Timelines vary across the country and “access to Covid-19 vaccines in these first months of the US vaccine campaign may depend a great deal on where one lives,” the Kaiser Family Foundation, which studies health care policy, said in a report issued Monday.

The report found 40 states are still in Phase 1a — when the CDC recommends vaccinating health care workers and long-term care facility residents — either fully or partly. Ten states and Washington DC were in Phase 1b. Only Michigan has moved to at least part of Phase 1c, the report said.

For Phase 1b, CDC recommends vaccinating people age 75 and older and frontline essential workers and for Phase 1c, the agency recommends the vaccinations of people 65 and older, younger people with high-risk conditions and other essential workers.

States are “making the decision to just get as many people vaccinated as they can,” and bypassing recommendations for vaccine prioritization, said Dr. Paul Offit, a member of the FDA’s vaccine advisory committee on Monday.

“I think where people are right now is they have the vaccine and they just want to get it out there,” Offit said.

Without the “public health infrastructure for mass vaccination” in place, states are having to learn how to manage mass vaccinations in real time, and some are learning quicker than others, he added.

How states are bolstering vaccine efforts

In at least 10 states, National Guard members are helping administer vaccines. Other states have asked dentists, retirees and students to aid in the process.

In Texas, Gov. Greg Abbott toured a mass Covid-19 vaccination site Monday and said the state plans to open about 28 similar sites across 18 counties.

“These vaccination hubs will expedite vaccine distribution and ensure efficiency in communities across the state,” the governor said.

In California, 1 million health care workers, nursing home residents and staff will receive the vaccine by week’s end, the governor promised Monday, as part of an “all hands on deck” push to serve the more vulnerable residents.

Michigan Gov. Gretchen Whitmer, meanwhile, sent a letter to Azar requesting permission to buy up to 100,000 doses of vaccines for the state.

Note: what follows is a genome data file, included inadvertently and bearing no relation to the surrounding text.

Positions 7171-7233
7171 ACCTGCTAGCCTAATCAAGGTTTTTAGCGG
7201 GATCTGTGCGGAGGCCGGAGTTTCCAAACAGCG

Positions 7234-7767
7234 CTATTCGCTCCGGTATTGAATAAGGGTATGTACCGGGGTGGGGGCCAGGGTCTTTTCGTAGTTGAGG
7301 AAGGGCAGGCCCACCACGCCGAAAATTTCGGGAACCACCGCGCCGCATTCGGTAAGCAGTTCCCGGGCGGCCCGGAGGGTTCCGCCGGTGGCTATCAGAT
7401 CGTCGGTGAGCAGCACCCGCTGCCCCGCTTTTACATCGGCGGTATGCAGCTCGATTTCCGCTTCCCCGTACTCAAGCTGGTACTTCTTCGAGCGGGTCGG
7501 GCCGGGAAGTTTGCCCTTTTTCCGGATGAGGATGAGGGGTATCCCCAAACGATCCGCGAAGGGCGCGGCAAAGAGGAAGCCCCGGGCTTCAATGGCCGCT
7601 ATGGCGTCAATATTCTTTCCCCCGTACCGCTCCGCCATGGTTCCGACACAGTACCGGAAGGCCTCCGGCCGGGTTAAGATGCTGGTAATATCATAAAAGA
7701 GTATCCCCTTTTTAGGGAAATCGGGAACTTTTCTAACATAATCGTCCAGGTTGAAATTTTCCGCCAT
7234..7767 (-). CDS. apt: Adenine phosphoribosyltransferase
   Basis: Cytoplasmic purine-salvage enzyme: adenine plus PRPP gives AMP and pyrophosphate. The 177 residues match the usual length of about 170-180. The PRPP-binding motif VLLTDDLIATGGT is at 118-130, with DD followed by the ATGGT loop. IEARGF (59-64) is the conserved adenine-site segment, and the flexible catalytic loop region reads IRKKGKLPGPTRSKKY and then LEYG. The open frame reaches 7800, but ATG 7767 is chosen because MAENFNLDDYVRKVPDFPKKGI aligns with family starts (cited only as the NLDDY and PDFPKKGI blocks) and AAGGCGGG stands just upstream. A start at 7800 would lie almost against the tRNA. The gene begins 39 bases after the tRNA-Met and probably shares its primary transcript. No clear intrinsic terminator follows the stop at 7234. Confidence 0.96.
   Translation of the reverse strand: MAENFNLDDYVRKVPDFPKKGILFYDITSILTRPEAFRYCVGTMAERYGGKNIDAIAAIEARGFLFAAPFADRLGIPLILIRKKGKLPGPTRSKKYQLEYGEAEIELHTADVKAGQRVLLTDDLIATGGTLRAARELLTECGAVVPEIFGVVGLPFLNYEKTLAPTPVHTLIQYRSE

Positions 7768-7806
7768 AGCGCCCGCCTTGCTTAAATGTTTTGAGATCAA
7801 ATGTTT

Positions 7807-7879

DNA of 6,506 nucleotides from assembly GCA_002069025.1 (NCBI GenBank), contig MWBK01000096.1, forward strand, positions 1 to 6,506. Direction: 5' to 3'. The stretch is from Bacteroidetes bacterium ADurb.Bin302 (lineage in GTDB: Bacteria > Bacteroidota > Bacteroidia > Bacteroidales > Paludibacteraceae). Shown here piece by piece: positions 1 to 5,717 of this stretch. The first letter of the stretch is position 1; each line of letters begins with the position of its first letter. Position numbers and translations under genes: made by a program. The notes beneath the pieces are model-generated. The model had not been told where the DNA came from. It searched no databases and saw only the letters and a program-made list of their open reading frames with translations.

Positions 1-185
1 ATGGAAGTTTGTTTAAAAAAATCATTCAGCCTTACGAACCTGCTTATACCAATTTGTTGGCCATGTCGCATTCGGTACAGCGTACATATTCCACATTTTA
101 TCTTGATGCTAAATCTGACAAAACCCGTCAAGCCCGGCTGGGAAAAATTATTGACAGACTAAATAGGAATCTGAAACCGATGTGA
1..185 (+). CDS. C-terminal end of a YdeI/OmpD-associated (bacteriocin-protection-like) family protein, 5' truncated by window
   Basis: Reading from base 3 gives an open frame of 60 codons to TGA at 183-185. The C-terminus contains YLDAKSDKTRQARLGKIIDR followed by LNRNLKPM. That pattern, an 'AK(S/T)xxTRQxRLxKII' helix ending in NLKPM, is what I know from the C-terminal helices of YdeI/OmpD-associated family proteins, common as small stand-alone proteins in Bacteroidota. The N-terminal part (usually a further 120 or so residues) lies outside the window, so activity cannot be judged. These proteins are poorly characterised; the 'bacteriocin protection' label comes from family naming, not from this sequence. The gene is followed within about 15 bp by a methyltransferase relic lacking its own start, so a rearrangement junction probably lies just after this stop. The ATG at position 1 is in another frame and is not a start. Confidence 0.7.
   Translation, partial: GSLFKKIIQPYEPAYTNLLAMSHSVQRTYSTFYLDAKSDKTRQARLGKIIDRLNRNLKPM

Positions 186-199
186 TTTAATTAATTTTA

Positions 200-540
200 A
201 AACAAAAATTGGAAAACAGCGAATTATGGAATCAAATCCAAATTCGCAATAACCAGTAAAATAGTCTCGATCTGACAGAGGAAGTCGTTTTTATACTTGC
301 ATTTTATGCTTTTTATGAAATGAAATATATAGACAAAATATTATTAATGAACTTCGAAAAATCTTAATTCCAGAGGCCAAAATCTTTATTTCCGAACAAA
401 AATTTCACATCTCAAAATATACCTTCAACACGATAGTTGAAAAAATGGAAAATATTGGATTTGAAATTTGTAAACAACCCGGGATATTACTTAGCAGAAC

“We remain ready to accelerate distribution to get doses into arms,” the governor said.

The letter comes after Whitmer and other state leaders urged government officials to distribute the vaccine doses that are currently being held back by the Trump administration.

CDC to require all air travelers to US to show negative coronavirus test

The CDC announced Tuesday an order requiring all airline passengers entering the United States to show proof of a negative Covid-19 test before boarding flights to the US.

“Testing does not eliminate all risk,” CDC Director Robert Redfield said in a statement. “But when combined with a period of staying at home and everyday precautions like wearing masks and social distancing, it can make travel safer, healthier, and more responsible by reducing spread on planes, in airports, and at destinations.”

This order will go into effect on January 26, the CDC said.

The rule is similar to one put in place last month for passengers from the United Kingdom to the US, which requires that passengers have a negative test within three days of boarding their flight.

For the UK requirement that went through last month, airlines can be subject to criminal penalties if they fail to comply, and passengers can be subject to criminal penalties if they willfully give false or misleading information.

Article Topic Follows: News

Jump to comments ↓

CNN Newsource


KIFI Local News 8 is committed to providing a forum for civil and constructive conversation.

Please keep your comments respectful and relevant. You can review our Community Guidelines by clicking here

If you would like to share a story idea, please submit it here.

Skip to content